Differences in nutritional profile by chronotype among 12-h day shift and night shift nurses.

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Chronobiology international


washington; spokane; Humans; Sleep; Circadian Rhythm; Chronotype; Metabolic Syndrome; Diet; Surveys and Questionnaires


Acute care nurses may suffer substantial fatigue if working night shift or if assigned a shift contrasting their preferred sleep-wake patterns, called chronotype. Nurses are at higher risk for diet-related, metabolic diseases compared to other healthcare professionals. Yet, the impact of preferred chronotype and mismatch to assigned shift on nutritional intake and risk for metabolic disease among acute care nurses is unclear. This observational study analyzed dietary data from 52 acute care nurses. Participants completed the revised morningness-eveningness questionnaire which gives a total score between 4 and 26. Lower scores (17) defined as morning type (M-type), and scores between 12 and 17 were categorized as neither types (N-type). N-type participants were considered chronotype matched when assigned to either shift, whereas E-types were only considered matched if assigned to night shift, and M-types matched only if assigned to day shift. Participants also recorded all dietary intake for 7 d (reflecting a typical workweek) in the MyFitnessPal phone application. Findings indicated that eveningness nurses had markers of MetS, including a significantly larger body mass index and waist circumference than N-types (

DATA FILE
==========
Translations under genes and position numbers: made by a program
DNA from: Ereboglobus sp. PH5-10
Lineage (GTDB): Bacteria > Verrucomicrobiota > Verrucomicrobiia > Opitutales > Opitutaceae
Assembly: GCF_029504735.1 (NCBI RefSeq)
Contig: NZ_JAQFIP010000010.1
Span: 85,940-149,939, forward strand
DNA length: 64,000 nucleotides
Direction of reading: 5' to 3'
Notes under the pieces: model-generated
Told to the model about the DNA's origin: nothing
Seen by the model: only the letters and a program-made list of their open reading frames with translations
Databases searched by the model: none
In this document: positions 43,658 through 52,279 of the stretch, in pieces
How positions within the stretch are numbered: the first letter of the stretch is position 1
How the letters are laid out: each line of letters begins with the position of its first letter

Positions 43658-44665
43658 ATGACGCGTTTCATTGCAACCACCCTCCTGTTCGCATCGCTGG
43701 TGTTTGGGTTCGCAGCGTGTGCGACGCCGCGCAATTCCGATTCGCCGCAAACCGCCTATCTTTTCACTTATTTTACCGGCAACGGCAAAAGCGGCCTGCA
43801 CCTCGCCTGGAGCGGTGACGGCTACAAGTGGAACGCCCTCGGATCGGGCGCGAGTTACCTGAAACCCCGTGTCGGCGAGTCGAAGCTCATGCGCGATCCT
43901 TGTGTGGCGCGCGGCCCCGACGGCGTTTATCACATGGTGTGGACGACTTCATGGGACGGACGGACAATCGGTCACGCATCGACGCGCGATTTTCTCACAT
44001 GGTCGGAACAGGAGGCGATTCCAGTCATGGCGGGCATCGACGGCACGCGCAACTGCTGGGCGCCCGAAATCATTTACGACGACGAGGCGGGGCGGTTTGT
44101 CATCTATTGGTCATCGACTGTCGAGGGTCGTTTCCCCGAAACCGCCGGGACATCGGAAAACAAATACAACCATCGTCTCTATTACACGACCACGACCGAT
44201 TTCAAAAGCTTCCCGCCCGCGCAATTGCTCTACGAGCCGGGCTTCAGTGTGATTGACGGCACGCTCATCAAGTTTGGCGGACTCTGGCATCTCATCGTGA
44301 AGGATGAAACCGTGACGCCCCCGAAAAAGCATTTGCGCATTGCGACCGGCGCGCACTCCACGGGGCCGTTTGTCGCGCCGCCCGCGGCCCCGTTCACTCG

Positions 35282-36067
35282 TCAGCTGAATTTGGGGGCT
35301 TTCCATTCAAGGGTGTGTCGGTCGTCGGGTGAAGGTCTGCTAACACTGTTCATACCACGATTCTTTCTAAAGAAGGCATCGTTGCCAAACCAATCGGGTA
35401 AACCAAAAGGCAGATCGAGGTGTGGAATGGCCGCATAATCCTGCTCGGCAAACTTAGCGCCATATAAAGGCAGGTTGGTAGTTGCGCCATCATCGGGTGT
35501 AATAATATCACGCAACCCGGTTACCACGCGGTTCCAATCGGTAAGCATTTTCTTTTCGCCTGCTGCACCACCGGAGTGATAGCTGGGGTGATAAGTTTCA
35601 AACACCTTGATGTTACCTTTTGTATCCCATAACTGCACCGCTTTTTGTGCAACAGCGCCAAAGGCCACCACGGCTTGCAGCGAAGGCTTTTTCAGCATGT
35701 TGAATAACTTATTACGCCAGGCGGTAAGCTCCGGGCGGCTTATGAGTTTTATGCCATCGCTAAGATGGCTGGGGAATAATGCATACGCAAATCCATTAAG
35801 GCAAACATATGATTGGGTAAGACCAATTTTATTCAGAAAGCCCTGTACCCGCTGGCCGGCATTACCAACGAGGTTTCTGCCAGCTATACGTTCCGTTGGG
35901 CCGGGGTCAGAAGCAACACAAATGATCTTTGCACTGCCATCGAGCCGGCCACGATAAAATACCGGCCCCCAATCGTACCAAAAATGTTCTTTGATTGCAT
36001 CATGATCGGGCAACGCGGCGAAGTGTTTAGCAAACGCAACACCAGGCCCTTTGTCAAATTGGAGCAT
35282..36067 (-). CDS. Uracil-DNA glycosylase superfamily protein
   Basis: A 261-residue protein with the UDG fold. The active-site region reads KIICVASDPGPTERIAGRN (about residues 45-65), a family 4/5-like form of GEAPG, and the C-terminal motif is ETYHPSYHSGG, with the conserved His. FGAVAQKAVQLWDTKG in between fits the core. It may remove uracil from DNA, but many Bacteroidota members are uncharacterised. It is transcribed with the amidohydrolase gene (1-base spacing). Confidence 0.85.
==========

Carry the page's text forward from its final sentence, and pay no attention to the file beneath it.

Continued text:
Clinical Institute

Digestive Health